Cell polarization is crucial for a variety of processes such as oriented cell division, adhesion or migration. How cyto-architecture is coordinated in the context of tumor formation and progression is an intriguing question in cancer cell biology. This project aims to investigate how conserved polarity regulators control melanoma skin cancer by extrinsic and intrinsic mechanisms. An ultimate goal is to elucidate clinical strategies targeting the polarity machinery for prevention and treatment of skin malignancies.
Our research aims to understand how molecular control of cell and tissue architecture contributes to cancer. Conserved polarity proteins couple cell shape to control of growth, migration and differentiation. The Par3-atypical PKC-Par6 polarity complex is a key regulatory module of cellular asymmetry and crucial for embryonic development. We previously uncovered Par3 as a crucial rheostat of stem cell maintenance and tumorigenesis. Par3 integrates oncogenic Ras- and aPKC-mediated signalling and serves tumor-type dependent pro-oncogenic and tumor-suppressive roles in formation and invasion of different epidermal cancers (Iden et al., 2012), in line with frequent dysregulation in human cancers (Mescher & Iden, 2015).
Malignant melanoma is an aggressive skin cancer known for its early metastatic spread associated with poor clinical outcome. With steadily increasing incidence melanoma reflects the most common cancer in young adults. UV-induced damage and genetic predisposition are major risk factors. In this project we ask how polarity protein signalling affects the formation and progression of metastatic melanoma. We combine mouse disease models with cell-based assays and analyses of human cancers to elucidate whether and how targeting the polarity machinery may be used to develop strategies for disease prevention and therapy.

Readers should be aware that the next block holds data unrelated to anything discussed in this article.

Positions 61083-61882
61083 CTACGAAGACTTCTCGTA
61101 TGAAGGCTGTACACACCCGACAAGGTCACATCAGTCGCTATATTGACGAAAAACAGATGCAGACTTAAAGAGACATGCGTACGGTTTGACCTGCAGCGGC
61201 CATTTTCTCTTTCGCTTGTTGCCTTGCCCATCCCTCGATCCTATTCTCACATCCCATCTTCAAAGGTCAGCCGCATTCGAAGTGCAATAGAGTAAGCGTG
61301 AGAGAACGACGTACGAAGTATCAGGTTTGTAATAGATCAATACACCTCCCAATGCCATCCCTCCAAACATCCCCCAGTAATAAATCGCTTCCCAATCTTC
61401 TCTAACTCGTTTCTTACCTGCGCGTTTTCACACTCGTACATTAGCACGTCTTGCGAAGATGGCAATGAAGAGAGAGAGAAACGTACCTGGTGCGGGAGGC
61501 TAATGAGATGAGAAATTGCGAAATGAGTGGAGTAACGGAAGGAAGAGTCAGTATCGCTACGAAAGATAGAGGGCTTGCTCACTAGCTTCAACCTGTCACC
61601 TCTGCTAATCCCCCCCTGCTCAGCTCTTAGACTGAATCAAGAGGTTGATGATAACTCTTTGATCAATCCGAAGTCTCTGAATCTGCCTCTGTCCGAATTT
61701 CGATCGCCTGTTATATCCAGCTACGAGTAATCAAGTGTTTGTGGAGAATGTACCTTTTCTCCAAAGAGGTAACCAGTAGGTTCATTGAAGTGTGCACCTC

Melanoma originates from melanocytes that are in close contact with surrounding epidermal keratinocytes. Though keratinocyte-melanocyte cross-talk is essential for skin photoprotection it is unknown whether the epidermal microenvironment directly controls melanomagenesis. In this project we identified an unexpected non-cell autonomous role of epidermal polarity proteins in malignant melanoma. In an autochthonous mouse melanoma model epidermal Par3 inactivation resulted in increased tumor formation and lung metastasis. Keratinocyte-specific Par3 loss disturbs melanocyte-keratinocyte interactions resulting in melanocyte proliferation and phenotypic switch. In agreement, low epidermal PAR3 levels correlate with human melanoma progression, implying that PAR3 dysfunction also drives human disease. Collectively, reduced Par3 function fosters a permissive niche for melanocyte transformation, invasion and metastasis. This reveals a previously unrecognized extrinsic tumor-suppressive mechanism, whereby epithelial polarity proteins dictate the cyto-architecture and fate of other tissue-resident cells to suppress their malignant outgrowth.
Next to extrinsic mechanisms underlying melanoma we also aim to understand how polarity regulators control the intrinsic shape and function of melanocytes and melanoma cells. To investigate in vivo processes that direct melanoma invasion and metastasis, in collaboration with the Department of Ophthalmology we developed a novel syngeneic model for metastatic conjunctival melanoma. Immune-competent C57BL/6 mice show tumor-associated lymphangiogenesis with development of metastatic tumors (Schlereth et al., 2015). This model now offers new possibilities to study the pathobiology of tumor growth, invasion, and mechanisms of metastatic tumor spread, and provides a robust system to explore new immune-based and antilymphangiogenic treatment modalities of this malignancy. Ongoing studies address the role of polarity networks therein.